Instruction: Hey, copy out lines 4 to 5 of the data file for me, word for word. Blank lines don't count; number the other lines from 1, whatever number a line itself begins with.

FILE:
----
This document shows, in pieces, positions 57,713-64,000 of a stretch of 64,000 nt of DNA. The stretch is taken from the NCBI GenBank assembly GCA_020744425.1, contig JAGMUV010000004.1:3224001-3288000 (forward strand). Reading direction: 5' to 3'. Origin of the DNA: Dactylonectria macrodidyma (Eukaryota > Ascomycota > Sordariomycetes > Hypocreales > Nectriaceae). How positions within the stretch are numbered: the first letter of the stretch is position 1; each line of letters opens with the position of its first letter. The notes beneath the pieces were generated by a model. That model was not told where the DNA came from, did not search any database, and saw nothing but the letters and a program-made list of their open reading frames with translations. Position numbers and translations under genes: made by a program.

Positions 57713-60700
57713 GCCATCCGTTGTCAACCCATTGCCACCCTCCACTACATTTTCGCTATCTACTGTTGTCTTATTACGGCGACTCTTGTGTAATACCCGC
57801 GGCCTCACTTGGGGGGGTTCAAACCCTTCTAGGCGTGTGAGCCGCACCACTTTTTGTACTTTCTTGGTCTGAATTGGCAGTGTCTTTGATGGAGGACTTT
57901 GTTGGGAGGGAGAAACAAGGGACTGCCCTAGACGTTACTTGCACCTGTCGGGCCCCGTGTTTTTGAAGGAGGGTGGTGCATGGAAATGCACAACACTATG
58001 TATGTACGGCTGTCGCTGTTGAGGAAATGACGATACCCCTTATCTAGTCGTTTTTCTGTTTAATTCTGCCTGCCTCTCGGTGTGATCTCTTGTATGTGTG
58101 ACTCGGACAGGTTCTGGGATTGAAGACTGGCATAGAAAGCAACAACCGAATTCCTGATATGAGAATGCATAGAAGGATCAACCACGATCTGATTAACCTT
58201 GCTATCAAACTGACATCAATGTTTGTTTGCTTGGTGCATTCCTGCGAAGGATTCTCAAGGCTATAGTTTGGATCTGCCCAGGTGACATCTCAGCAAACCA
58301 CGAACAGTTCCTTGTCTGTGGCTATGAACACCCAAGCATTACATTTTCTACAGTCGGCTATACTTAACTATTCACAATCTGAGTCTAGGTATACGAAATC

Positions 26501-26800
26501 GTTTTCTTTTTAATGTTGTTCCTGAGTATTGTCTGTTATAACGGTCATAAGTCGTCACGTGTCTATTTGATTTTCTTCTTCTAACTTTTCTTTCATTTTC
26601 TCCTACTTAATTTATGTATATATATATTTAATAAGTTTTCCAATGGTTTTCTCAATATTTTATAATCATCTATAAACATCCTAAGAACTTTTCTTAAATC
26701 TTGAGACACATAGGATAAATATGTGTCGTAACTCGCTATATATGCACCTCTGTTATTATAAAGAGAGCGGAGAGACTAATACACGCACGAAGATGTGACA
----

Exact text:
57801 GGCCTCACTTGGGGGGGTTCAAACCCTTCTAGGCGTGTGAGCCGCACCACTTTTTGTACTTTCTTGGTCTGAATTGGCAGTGTCTTTGATGGAGGACTTT
57901 GTTGGGAGGGAGAAACAAGGGACTGCCCTAGACGTTACTTGCACCTGTCGGGCCCCGTGTTTTTGAAGGAGGGTGGTGCATGGAAATGCACAACACTATG